Today is the Cardinals' home opener against the Chicago Cubs.
For St. Louis Public Radio’s Véronique LaCapra, baseball season means it’s time to talk about the science behind America’s national pastime.
And Washington University in St. Louis aerospace engineer David Peters was happy to join in.
Here's a summary of their conversation, plus, some web extras for you.
PETERS: I'm a baseball fan from day one. I was at Stan Musial's last game here in St. Louis. Turns out I was in Cincinnati and happened to go to the game when Pete Rose broke Ty Cobb's record. I was at the game where Roger Maris' home run record was broken by Mark McGwire. I've just been a baseball fan, always have been.
LACAPRA: I can imagine that there’s a lot of physics involved in pitching. Can you talk about some of the main types of pitches — the curveball — the physics behind them?
PETERS: The basic principle's called the Bernoulli principle. And the Bernoulli principle says that when air speeds up, its pressure goes down, and when air slows down, its pressure goes up.
So the top of the ball is spinning towards the batter; the bottom of the ball is spinning away from the batter. So the top spinning towards the batter slows down the air on the top of the ball, and since the air slows down, the pressure goes up. The bottom of the ball is spinning away from the batter, actually speeds the air up.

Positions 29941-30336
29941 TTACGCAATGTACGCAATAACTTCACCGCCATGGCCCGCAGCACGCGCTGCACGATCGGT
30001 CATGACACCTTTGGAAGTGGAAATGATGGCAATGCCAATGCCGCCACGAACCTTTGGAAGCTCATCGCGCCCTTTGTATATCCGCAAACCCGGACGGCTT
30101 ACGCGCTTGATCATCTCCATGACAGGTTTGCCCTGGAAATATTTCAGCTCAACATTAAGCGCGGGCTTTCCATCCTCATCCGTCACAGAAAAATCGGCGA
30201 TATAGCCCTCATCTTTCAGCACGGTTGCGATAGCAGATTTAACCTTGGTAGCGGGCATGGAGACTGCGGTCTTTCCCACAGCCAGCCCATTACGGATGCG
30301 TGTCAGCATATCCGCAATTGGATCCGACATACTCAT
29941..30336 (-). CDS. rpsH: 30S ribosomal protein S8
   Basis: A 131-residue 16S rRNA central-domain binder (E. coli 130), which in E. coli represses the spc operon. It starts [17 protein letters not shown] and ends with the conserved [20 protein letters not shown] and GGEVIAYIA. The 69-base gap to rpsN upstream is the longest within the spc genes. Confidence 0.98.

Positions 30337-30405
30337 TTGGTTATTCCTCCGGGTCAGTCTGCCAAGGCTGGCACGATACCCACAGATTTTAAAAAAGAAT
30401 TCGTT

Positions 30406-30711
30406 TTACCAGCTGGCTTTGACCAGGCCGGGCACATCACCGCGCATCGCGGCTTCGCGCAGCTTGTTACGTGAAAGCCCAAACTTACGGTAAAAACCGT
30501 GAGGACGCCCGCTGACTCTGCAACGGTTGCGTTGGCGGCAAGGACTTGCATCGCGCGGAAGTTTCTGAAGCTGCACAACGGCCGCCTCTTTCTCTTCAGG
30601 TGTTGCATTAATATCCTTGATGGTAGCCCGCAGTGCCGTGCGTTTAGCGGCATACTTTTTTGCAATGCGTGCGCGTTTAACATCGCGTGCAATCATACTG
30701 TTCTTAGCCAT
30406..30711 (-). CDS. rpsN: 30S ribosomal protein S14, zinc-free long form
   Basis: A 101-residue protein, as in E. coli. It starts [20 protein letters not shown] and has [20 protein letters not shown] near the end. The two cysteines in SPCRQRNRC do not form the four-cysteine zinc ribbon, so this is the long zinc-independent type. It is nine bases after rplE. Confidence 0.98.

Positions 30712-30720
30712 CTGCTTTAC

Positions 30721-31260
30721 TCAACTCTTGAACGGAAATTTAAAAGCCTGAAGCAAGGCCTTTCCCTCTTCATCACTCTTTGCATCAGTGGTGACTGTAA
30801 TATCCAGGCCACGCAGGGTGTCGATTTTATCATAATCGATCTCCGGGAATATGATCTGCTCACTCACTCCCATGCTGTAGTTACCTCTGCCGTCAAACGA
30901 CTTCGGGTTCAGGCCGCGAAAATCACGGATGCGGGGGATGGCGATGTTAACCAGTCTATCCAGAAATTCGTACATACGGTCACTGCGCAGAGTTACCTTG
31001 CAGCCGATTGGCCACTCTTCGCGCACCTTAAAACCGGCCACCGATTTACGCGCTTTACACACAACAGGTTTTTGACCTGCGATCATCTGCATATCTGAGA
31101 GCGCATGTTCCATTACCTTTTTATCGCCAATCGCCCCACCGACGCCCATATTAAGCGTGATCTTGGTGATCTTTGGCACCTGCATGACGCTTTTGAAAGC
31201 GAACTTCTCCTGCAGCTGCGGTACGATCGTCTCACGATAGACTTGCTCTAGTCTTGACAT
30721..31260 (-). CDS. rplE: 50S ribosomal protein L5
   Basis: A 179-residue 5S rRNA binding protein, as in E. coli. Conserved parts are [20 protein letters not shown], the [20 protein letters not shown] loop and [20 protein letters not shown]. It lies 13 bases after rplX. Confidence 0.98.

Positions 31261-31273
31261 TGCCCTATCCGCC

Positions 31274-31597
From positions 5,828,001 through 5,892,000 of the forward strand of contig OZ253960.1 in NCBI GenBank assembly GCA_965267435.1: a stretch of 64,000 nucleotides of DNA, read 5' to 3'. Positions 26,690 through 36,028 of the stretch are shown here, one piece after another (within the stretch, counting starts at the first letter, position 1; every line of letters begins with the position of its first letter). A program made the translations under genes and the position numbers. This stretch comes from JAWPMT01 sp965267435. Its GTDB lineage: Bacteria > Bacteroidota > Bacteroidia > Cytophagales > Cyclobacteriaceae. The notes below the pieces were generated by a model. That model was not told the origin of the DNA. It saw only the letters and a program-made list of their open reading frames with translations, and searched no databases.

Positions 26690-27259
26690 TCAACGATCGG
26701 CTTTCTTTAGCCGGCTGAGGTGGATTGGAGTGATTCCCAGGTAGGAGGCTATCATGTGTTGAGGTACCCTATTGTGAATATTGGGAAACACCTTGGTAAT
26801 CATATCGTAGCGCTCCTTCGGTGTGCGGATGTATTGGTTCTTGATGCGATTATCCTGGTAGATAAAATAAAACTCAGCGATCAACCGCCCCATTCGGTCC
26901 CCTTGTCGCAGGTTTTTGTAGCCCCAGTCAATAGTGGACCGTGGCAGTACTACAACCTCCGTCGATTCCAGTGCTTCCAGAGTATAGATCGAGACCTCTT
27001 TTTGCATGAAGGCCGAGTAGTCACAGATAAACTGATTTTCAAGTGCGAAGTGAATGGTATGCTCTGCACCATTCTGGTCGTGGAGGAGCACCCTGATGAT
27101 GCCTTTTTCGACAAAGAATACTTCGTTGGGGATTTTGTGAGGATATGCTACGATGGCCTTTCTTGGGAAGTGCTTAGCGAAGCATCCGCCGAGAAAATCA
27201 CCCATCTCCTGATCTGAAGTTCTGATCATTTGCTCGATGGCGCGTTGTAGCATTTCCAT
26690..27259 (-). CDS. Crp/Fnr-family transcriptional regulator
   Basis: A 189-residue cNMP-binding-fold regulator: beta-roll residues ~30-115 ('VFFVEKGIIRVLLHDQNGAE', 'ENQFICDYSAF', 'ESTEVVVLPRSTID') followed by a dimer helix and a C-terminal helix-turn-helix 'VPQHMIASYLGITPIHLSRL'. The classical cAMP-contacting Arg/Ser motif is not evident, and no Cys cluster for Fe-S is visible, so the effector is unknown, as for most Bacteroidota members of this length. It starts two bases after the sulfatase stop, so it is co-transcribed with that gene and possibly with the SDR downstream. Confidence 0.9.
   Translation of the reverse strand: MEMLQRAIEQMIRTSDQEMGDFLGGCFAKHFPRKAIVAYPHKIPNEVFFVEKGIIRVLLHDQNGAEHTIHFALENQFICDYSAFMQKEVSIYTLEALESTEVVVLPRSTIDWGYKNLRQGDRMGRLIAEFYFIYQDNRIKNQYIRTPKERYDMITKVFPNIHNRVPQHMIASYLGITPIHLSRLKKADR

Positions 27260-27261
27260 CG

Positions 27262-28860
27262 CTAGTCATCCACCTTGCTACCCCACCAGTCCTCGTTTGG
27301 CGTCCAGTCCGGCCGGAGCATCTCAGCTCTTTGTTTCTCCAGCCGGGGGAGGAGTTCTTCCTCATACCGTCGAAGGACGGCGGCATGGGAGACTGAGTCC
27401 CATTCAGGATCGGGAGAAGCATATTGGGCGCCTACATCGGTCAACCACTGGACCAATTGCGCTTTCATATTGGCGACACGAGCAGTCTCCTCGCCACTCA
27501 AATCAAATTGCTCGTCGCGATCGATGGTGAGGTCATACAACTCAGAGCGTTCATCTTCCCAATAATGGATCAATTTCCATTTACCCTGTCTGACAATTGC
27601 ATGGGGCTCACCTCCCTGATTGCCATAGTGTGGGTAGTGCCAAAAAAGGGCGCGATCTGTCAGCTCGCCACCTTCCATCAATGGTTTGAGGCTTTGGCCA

So there's high pressure on the top, low pressure on the bottom, it pushes the ball down. Ball falls much faster than just gravity would make it. And they call it a 12-to-6 curve ball, 'cause it goes from 12 o'clock to 6 o'clock on the clock dial. You can't believe it. It's unmerciful.
Almost every pitch — fast ball, curve ball, knuckleball — they move because of air pressure. They move because of Bernoulli's principle and the different ways the pitcher makes them spin.
Read more and listen to the interview on stlpublicradio.com.
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